Monday, October 17, 2016

Healthier Alcoholic Spirits May be "Hard to Sell" Concept

     During The Global Drinks Forum in Berlin, this was a topic of one of the meetings.  The speaker had some  very interesting points that have come out of recent research.  Take some time and read the report that came out of the forum, it is rather enlightening.  It is interesting that the effect of the social media and being embarrassed is a big a part of the thinking.

     Alcoholic drinks that use healthy cues will struggle to break into the mass market, according to analysts at Mintel.   Speaking at The Global Drinks Forum in Berlin, global drinks analyst Jonathan Forsyth noted that today's younger generation perceives a healthy lifestyle as "desirable and cool". However, he warned that these consumers tend to drink alcohol more for "taste, fun and indulgence" and "not to benefit their health".   "When it comes to this strategy, it's a very hard sell," said Forsyth. "It's a bit like selling snake oil.
     "How can you say as an alcoholic brand that you're actually going to make people healthier? This is an area only really populated by niche brands."   Forsyth highlighted Vitamin Vodka, which contains vitamin K, B and C, as well as beers in the US such as Mighty Squirrel's 5g protein beer and Barbell Brew's 22g protein beer.   According to Forsyth, the trend offers drinks companies the chance to highlight their "natural" cues, which he said give a "health halo" without making any health claims.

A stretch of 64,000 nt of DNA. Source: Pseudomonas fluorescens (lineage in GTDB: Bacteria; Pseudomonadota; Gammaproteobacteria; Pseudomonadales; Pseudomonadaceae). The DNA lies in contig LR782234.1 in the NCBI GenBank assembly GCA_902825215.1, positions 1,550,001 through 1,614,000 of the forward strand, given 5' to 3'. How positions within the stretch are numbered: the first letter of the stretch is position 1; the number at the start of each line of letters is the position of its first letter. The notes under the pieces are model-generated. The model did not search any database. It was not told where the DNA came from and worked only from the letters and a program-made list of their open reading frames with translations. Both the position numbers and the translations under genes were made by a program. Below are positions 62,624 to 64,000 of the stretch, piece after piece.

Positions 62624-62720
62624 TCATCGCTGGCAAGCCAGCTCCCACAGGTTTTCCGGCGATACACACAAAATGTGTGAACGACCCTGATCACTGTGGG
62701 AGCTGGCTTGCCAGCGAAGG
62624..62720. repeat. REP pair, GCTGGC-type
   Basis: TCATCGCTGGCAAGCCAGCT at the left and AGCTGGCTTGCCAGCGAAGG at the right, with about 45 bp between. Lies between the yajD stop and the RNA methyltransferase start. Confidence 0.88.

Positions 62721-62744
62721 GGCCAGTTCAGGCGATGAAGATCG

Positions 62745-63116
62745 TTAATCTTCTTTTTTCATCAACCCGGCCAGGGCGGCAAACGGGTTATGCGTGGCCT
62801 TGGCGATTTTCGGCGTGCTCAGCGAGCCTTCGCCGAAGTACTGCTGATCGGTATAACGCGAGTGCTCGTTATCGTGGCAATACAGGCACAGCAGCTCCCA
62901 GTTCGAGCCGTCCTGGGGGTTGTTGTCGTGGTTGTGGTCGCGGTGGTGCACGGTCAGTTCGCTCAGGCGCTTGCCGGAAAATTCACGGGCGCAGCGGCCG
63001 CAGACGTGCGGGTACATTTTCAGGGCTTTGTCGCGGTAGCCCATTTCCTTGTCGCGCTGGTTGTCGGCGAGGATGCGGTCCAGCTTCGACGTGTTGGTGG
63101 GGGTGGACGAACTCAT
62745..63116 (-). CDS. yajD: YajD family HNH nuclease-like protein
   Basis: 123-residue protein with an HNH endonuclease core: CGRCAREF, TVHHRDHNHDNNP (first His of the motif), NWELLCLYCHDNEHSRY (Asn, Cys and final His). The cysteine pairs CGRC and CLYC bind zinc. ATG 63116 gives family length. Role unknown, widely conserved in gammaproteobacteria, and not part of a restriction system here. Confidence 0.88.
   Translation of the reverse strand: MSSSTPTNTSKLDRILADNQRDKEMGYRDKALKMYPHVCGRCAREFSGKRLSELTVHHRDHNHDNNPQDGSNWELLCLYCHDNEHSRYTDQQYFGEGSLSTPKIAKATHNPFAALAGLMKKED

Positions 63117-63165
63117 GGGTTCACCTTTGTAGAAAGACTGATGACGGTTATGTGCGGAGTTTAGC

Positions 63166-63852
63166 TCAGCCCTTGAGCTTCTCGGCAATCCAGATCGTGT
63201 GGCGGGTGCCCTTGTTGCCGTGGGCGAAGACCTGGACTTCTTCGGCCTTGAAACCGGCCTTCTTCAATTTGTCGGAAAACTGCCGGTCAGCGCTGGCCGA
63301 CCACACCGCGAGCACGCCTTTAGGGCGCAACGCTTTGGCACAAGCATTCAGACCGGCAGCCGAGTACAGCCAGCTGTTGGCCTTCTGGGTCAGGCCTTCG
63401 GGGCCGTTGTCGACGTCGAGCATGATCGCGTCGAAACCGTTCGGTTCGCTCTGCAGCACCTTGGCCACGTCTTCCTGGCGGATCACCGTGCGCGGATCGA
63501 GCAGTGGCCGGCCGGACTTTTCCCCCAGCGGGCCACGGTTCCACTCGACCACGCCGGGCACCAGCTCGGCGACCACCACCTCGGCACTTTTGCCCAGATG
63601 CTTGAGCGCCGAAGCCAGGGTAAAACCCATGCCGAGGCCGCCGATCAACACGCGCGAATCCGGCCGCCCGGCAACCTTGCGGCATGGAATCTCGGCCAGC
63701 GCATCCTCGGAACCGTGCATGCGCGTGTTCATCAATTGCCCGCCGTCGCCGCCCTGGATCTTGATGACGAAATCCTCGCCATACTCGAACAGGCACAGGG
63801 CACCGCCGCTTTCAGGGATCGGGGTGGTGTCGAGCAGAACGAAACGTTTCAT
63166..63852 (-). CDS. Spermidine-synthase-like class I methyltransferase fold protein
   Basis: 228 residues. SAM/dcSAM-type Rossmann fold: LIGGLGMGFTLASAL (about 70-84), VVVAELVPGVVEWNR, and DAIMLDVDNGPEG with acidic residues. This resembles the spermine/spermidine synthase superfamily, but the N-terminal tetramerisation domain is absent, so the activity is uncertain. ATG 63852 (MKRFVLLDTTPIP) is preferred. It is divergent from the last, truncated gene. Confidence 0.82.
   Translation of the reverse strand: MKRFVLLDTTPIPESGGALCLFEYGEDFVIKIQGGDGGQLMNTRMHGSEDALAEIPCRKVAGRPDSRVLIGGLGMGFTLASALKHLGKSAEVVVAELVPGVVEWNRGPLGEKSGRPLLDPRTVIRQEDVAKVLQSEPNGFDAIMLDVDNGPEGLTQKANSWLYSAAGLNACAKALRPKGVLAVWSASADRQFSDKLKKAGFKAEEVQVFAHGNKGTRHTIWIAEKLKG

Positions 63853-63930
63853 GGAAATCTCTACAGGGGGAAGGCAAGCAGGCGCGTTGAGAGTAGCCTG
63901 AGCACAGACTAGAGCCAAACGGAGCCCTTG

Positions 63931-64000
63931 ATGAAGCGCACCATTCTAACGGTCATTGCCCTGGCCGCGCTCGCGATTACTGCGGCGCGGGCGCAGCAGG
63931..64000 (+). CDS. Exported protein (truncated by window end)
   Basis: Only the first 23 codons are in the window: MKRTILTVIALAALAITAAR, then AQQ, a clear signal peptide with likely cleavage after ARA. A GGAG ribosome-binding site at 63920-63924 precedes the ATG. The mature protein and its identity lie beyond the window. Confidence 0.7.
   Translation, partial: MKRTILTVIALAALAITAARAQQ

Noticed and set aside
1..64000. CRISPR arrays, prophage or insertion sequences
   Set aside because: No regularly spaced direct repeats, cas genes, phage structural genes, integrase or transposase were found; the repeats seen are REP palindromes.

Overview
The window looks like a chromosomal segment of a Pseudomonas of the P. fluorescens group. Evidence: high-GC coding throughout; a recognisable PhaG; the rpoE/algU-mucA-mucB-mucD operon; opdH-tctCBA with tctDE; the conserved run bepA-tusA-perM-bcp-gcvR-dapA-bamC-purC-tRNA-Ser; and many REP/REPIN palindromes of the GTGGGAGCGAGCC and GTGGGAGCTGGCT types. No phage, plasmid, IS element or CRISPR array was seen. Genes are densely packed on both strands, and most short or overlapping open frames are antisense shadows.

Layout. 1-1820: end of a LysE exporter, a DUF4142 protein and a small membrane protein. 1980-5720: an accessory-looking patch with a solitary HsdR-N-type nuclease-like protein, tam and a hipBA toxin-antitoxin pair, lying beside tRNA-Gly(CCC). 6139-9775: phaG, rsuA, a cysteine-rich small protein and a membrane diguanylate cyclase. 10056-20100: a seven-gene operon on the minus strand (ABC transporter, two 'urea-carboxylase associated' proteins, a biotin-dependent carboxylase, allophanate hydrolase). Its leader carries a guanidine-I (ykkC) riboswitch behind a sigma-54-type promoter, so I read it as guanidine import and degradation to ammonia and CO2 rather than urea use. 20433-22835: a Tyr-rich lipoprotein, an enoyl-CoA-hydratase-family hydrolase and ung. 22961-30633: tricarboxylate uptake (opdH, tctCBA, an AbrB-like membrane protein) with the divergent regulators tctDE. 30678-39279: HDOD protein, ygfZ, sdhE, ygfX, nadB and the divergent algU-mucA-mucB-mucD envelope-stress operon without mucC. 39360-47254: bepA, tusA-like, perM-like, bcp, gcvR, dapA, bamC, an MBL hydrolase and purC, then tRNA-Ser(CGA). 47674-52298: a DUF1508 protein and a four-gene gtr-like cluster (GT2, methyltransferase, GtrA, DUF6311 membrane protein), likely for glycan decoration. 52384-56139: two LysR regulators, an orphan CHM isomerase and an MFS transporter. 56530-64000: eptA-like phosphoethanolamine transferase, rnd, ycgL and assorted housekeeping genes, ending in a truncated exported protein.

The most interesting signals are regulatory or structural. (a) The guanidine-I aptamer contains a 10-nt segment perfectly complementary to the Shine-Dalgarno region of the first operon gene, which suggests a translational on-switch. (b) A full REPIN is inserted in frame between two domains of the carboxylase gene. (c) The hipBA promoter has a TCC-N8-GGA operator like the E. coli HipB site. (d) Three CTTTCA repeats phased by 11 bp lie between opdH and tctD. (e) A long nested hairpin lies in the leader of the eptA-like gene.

"The desire for 'natural' has made gin cool again," he said, referencing the segment's use of botanicals. Some of the larger vodka brands have also used these cues, such as the Absolut Botanik RTD, which launched in Australia last year, and Smirnoff Sourced, a flavored vodka range that is made with real fruit juice and has no high-fructose corn syrup.  

     The 'better-for-you' concept is also linked to using high-quality ingredients. "When consumers were asked to define 'craft alcohol', 'high-quality ingredients' came second and a 'unique flavor' came first," said Forsyth. "Healthier can be communicated indirectly by emphasizing the use of natural, real and premium ingredients that blend together to create a unique flavor."   Moderation is also a consideration within the 'better-for-you' trend, although Forsyth said "'balance' is probably a better word".

     The analyst cited Heineken's research, released earlier this year, that suggests Millennials prefer to moderate their drinking in order to avoid embarrassment on social media.